Gideon Lichfield: One of the things that you say in your essay is that there are actually two kinds of regulatory regimes in the world, for tech. There’s the privatized one, in other words, in Western countries the tech companies are really the ones setting a lot of the rules for how the digital space works. And then there’s an authoritarian one which is China, Russia, and other countries where governments are taking a very heavy handed approach to regulation. What are the consequences then of having a world in which it’s a choice between these two regimes?
Marietje Schaake: I think the net result is that the resilience of democracy and actually the articulation of democratic values, the safeguarding of democratic values, the building of institutions has lagged behind. And this comes at a time where democracy is under pressure globally anyway. We can see it in our societies. We can see it on the global stage where in multilateral organizations, it is not a given that the democracies have the majority of votes or, or voices. And so all in all it makes democracy and projected out into the future, the democratic mark on the digital world, very fragile. And that’s why I think there’s reason for concern.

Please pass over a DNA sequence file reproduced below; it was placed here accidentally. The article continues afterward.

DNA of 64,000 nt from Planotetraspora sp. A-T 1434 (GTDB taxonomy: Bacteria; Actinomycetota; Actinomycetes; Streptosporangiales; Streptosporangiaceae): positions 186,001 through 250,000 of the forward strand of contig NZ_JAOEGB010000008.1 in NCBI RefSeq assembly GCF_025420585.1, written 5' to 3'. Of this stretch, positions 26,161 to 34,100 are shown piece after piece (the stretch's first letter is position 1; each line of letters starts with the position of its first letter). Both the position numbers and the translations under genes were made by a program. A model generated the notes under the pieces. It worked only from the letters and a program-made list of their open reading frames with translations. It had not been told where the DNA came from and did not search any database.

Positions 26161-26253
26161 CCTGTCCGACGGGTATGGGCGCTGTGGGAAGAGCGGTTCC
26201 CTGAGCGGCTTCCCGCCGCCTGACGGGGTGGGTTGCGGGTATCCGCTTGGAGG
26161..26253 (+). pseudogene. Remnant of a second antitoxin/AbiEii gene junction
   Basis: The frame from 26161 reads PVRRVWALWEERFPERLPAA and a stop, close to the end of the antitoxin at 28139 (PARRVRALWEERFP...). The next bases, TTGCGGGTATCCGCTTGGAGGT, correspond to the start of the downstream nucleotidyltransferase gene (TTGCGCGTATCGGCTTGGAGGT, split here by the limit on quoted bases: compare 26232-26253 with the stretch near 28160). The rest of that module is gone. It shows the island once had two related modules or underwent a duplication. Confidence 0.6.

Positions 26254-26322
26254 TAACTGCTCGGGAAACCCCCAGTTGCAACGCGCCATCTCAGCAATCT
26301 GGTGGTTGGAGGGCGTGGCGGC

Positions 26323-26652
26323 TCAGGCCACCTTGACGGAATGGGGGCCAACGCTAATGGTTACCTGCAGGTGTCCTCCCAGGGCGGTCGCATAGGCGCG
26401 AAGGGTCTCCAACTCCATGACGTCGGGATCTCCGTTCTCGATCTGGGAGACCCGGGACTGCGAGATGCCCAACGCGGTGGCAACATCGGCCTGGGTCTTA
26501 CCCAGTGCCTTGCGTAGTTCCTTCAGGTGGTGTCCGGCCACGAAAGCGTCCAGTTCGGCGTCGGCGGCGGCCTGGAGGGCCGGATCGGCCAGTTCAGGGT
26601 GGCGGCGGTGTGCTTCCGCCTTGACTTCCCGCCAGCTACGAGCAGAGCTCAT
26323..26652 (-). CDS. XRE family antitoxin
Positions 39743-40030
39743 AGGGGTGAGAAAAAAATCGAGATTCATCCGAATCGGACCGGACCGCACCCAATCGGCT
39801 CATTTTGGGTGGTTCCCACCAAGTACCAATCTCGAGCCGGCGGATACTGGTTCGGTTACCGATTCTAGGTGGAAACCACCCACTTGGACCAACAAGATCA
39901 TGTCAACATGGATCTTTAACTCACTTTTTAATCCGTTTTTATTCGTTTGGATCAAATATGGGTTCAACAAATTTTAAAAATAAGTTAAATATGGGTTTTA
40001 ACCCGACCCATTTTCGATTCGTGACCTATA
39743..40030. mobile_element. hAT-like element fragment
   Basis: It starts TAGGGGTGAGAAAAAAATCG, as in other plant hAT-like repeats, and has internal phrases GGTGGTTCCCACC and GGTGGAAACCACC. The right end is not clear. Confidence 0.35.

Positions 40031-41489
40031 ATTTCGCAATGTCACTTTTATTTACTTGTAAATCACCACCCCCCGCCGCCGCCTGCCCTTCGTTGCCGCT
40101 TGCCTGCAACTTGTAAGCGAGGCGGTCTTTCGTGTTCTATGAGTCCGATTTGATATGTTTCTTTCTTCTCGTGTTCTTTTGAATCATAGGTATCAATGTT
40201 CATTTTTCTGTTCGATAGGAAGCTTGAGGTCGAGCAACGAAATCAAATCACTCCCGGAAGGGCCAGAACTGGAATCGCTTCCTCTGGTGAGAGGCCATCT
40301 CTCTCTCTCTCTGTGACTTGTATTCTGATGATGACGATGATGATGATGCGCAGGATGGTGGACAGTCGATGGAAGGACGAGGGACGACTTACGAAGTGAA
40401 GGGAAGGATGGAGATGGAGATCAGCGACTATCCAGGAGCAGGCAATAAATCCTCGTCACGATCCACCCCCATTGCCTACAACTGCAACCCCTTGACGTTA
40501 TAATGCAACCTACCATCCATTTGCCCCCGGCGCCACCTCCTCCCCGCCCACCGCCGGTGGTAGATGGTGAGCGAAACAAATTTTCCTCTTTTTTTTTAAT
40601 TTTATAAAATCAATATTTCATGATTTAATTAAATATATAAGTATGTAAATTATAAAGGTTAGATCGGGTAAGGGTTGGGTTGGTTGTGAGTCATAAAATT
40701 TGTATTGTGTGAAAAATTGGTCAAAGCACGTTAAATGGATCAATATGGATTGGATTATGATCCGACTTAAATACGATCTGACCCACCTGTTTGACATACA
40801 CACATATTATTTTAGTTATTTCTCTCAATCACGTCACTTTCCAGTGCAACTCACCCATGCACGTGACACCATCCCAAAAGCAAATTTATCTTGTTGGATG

Gideon Lichfield: Okay. So in your essay, you’re proposing a solution to all of this, which is a kind of democratic alliance of nations to create rules for tech governance. Why is that necessary?
Marietje Schaake: Right. I think it’s necessary for democracies to work together much more effectively, and to step up their role in developing a democratic governance model of technology. And I think it’s necessary because with the growing power of. Corporations and their, uh, ability to set standards and effectively to govern the digital world on the one hand.
And then on the other hand, a much more top down control oriented state led model that we would see in States like China and Russia. There, there’s just too much of a vacuum on the part of democracies. And I think if they work together, they’re in the best position to handle cross border companies and to have an effective way of working together to make sure that they leverage their collective scale, essentially.
Gideon Lichfield: Can you give an example of how this democratic coalition would work? What sorts of decisions might it take or where might it set rules?